“Península Valdés is one of the great natural wonders of Latin America with greater concentrations of wildlife than any other area on the entire coast of Patagonia,” said WCS President and CEO Cristián Samper.

“Making this incredible area region a UNESCO Biosphere Reserve is the culmination of years of hard work by many great partners.”

Diplodocid dinosaur discovery in Argentina


This video is called Long-Necked Dinosaur Found In Argentina.

From Associated Press:

Dinosaur find tests theories on extinctions

By MICHAEL WARREN

Saturday, June 14, 2014 8:27pm

BUENOS AIRES, Argentina – Dinosaur fossils found in Patagonia provide the first evidence that long-necked, whip-tailed diplodocid sauropods survived well beyond the Jurassic period, when they were thought to have gone extinct, Argentine paleontologists said.

Pablo Gallina, a researcher at Buenos Aires’ Maimonides University, described the find as the first definitive evidence that diplodocids reached South America and the most recent geologic record of this branch of sauropod anywhere.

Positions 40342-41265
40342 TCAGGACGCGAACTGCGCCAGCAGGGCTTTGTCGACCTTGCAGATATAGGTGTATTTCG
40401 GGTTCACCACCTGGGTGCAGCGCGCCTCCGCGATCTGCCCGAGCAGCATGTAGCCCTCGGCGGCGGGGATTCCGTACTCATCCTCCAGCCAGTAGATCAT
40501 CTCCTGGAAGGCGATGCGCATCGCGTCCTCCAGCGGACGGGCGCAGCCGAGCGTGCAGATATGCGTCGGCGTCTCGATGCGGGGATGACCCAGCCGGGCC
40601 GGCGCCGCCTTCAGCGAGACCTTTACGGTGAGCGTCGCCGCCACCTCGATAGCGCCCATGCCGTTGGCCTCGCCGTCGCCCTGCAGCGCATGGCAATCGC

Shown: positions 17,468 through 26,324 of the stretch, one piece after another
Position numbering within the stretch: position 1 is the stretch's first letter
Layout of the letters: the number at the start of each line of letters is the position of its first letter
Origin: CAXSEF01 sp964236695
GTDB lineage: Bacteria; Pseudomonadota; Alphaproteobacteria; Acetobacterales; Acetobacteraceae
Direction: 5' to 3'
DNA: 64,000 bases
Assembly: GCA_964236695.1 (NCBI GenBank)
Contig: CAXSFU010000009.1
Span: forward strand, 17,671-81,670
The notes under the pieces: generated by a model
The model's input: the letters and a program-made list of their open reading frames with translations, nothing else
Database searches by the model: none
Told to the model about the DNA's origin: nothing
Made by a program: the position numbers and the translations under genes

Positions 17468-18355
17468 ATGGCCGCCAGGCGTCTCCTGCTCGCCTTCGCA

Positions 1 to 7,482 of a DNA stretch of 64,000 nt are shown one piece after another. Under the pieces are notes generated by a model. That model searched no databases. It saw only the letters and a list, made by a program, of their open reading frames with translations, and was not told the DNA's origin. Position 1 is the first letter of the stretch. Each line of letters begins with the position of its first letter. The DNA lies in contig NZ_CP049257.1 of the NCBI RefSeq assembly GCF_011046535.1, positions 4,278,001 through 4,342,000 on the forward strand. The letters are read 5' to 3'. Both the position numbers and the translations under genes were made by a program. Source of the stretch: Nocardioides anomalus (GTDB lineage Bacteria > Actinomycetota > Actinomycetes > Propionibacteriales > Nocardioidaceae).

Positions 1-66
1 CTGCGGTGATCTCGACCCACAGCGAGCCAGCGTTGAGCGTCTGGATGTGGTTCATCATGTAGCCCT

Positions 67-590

“It was a surprise, because the first remains we found were very deteriorated, and we didn’t think much of them, but later through careful laboratory work, cleaning rock from the bones, we could see that they were from a diplodocid, something unthinkable for South America.”

Gallina’s team says the fossils show that diplodocids roamed South America during the early Cretaceous era, well after scientists thought these kinds of dinosaurs became extinct. They also suggest that the diplodocid clade, or family group, evolved from other dinosaurs before the Earth’s continents split apart, which is earlier than previously thought.

“Diplodocids were never certainly recognized from the Cretaceous or in any other southern land mass besides Africa,” the authors wrote. “The new discovery represents the first record of a diplodocid for South America and the stratigraphically youngest record of this clade anywhere.”